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Crazy request in ‘cruise from hell’ class action

Pacific Explorer
Carnival has been ordered to hand over millions of documents as it fights a class action law suit. Picture: NCA Newswire / Gaye Gerard

Carnival cruises has been ordered to hand over millions of documents as it fights a class action lawsuit alleging it failed to implement procedures to stop a widespread viral outbreak.

Julie McLean-Phillips is representing passengers who travelled on the Sun Princess ship for any of its eight successive cruises between December 2016 and February 2017.

As the lead applicant, Ms Phillips claimed Carnival is liable after it allegedly failed to tell passengers about the risk of norovirus and the potential for an outbreak on its cruises.

She said passengers ought to have been informed after three people became ill with norovirus one day into the 13-night cruise and should have been allowed to disembark the ship.

Appearing before the Federal Court of Australia on Friday, Carnival cruises was ordered to handover a trove of documents relating to its ships, manifests, and crew procedures.

Carnival solicitor David McLure SC said the documents, delivered as part of a discovery phase, would take until December 2024 to unearth – eight years after Ms Phillips’ cruise.

“I realise that's a very long period of time, but being realistic about things … In the case of the Ruby Princess, which involved one ship, three million documents were discovered,” he said.

A woman is suing after a virus outbreak on the Sun Princess cruise ship in 2016.
A woman is suing after a virus outbreak on the Sun Princess cruise ship in 2016.

“The categories (of documents) being sought here are much more broad and over a longer period of time, and over eight cruises. At least 4.1 million documents have already been uploaded.”

Mr McLure said the applicant, Shine Lawyers, would “have to live with” the delay and cited the class action already sought against Carnival following the infamous Covid outbreak on the Ruby Princess.

The documents being sought include all passengers complaints related to norovirus and its symptoms on the affected cruises, any closure of facilities, passenger lists, and training records.

Discussions between key personnel – ship captains, directors, and senior managers – about any potential cancellation of the voyage or changing to another ship will also be included.

Nonetheless, Carnival escaped being ordered to provide many of the documents being sought, including 17,000 customer contracts and an “extraordinary” amount of procedure history.

Lawyer Rachel Francois had sought documentation from Carnival relating norovirus procedures dating to 2001, but had the application struck down by Justice Ian Jackman on Friday.

Justice Jackson, brother of actor Hugh Jackman, told the court Ms Francois’ case would include allegations procedures were not competently implemented, due at least in part to training.

During the hours-long debate, Justice Jackson said it was likely the initial trial would be on just Ms Phillips’ cruise, with that result impacting upon the other eight affected cruises.

While ultimately the decision on how to run the trial will not be made until next year, Justice Jackson rejected an application by Carnival to limit discovery to just Ms Phillips’ cruise.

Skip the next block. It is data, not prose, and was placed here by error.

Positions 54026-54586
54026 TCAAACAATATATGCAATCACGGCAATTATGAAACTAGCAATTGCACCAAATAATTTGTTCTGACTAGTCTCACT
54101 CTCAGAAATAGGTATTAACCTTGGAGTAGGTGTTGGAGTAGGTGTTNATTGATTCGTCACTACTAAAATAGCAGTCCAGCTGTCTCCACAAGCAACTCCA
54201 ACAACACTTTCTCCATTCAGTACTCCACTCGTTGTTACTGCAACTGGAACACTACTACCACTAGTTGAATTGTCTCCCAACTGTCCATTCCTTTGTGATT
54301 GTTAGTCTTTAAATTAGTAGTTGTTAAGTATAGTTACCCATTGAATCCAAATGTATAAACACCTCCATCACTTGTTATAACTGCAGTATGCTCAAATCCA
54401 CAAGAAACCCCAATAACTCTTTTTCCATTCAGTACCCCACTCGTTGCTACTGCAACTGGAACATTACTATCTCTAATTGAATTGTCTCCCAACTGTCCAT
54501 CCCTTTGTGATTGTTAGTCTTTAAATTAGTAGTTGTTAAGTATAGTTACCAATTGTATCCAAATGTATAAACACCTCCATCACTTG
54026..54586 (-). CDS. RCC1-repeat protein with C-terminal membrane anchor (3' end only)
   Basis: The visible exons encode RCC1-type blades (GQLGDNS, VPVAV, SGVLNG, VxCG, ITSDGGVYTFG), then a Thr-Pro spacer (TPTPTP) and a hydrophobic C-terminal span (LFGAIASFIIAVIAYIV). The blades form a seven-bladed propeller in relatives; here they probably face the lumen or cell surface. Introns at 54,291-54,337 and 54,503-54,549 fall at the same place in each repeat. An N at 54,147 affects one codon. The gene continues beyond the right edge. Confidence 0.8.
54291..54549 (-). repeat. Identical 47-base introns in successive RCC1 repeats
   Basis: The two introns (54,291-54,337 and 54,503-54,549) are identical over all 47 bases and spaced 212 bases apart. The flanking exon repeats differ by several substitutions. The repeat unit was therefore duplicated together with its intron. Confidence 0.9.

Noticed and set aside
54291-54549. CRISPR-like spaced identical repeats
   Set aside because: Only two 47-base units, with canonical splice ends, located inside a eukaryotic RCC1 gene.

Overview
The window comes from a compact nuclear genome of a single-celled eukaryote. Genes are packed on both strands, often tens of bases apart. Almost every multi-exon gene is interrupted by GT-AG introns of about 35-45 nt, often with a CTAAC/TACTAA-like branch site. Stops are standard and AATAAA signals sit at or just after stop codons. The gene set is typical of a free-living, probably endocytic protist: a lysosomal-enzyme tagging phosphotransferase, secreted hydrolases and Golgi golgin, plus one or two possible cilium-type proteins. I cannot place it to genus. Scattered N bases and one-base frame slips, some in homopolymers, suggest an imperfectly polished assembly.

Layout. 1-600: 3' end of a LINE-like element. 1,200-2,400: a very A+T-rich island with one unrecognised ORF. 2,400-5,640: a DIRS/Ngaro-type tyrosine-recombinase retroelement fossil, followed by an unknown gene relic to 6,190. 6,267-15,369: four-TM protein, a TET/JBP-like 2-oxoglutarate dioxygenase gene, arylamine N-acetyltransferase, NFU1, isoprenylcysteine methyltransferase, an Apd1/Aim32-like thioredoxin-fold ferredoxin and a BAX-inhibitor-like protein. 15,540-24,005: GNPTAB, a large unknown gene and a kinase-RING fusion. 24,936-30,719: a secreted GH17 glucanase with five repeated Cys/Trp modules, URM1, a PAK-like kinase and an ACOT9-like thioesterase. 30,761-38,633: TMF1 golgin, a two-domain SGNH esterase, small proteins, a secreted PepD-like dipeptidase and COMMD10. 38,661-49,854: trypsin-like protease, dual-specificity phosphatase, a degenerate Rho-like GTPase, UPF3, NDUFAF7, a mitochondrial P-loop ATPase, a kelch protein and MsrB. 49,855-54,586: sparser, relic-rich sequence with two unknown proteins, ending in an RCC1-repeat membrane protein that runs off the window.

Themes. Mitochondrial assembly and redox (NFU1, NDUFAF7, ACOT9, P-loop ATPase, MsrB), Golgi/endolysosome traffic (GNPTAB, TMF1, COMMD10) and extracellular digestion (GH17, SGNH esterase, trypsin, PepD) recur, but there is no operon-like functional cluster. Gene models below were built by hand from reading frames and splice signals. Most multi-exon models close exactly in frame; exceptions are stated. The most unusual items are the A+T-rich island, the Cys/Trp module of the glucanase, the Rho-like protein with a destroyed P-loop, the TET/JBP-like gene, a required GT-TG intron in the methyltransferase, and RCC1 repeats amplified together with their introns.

“My inclination is that for the purpose of discovery it ought to be given to all relevant cruises, even if as it turns out there will be an initial trial on just one cruises,” Justice Jackson said.

“I imagine there will be overlapping factual mattes which go beyond Ms Phillips’ cruises, and at some point you'll have to give discovery documents on the relevant cruises.”

Ms Phillips became sick after she and her family embarked on the “relaxing and pleasurable ”13-night cruise that departed Fremantle, Western Australia on December 5, 2016.

Pacific Explorer
The ship was operated by P&O, part of Carnival Australia. Picture: NCA Newswire / Gaye Gerard

Confined to her cabin for most of the trip with her ill sister, Ms Phillips reported experiencing “uncontrollable vomiting”, “explosive diarrhoea” and difficulty walking alone.

Ms Phillips claimed that after her sister became ill she was not offered alternative accommodation and was forced to remain in an unhygienic room soiled by vomit and faeces.

By the end of the cruise, Ms McLean-Phillips stated that 339 passengers and 13 crew had contracted norovirus, all of whom, she claimed, were unable to enjoy the ship’s facilities.

The other seven affected trips included to popular tourist destinations in Australia and overseas, including Margaret River, Indonesia, Papua New Guinea and the South Pacific.

The trips occurred back-to-back from December 5, 2016, with the last voyage - throughout the South Pacific - concluding February 26. The court was previously told hundreds of passengers could join the suite.

Sun Princess is a 23-year-old vessel operated by P&O, a part of Carnival, and accommodates 2000 passengers and 924 crew. In 2024, the cruise line plans to relaunch the vessel.

Carnival previously argued in court the risk of contracting the contagious illness on a cruise “would merely be an ordinary risk inherent in activities where people congregate”.

They further stated in documents tendered to court: “there is no prospect the court would find that any required warning would include detailing aspects of the norovirus”.

Carnival was also embroiled in High Court proceedings regarding a Covid outbreak on the Ruby Princess cruise ship, which infamously docked in Sydney in March 2020.

In October, Carnival Australia was found in the Federal Court to have been negligent and engaged in misleading representations over the Ruby Princess voyage in 2020.

The matter of the Sun Princess will reappear before the Federal Court in September 2024.